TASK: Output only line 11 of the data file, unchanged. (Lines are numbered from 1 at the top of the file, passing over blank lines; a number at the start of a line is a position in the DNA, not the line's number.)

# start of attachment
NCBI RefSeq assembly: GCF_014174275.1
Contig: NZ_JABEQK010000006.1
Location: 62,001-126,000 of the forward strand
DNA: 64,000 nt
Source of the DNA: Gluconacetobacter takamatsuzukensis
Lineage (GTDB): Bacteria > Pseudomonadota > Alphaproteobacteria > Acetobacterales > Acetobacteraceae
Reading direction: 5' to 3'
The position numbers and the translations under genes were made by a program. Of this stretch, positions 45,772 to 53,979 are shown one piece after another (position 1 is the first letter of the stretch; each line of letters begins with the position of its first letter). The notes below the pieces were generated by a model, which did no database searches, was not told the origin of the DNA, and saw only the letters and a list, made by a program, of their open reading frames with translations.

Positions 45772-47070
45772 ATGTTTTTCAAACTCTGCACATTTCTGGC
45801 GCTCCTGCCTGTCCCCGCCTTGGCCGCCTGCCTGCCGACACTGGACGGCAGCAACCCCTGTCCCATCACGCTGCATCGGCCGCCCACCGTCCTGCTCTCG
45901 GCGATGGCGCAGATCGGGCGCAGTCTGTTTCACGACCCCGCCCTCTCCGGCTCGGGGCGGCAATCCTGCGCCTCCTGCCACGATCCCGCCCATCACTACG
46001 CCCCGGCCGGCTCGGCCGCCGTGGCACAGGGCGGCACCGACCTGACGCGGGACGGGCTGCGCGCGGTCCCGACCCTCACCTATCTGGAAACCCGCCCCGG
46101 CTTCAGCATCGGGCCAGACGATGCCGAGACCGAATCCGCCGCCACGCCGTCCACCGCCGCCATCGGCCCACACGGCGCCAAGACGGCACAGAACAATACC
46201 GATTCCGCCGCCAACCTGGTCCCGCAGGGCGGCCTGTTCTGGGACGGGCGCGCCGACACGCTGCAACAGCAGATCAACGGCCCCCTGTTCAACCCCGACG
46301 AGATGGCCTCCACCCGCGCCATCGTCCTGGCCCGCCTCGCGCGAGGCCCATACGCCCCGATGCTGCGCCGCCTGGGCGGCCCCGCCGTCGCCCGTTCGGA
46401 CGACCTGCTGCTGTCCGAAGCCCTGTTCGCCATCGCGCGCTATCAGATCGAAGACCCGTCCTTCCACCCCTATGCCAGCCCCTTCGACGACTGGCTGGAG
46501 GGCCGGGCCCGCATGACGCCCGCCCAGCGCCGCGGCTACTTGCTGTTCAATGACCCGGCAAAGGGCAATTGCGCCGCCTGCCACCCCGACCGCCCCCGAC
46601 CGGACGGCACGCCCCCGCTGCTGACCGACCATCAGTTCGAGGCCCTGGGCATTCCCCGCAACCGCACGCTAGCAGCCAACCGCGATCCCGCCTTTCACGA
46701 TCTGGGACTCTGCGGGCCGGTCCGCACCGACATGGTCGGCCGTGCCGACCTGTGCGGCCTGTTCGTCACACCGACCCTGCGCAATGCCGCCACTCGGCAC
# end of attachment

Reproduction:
45801 GCTCCTGCCTGTCCCCGCCTTGGCCGCCTGCCTGCCGACACTGGACGGCAGCAACCCCTGTCCCATCACGCTGCATCGGCCGCCCACCGTCCTGCTCTCG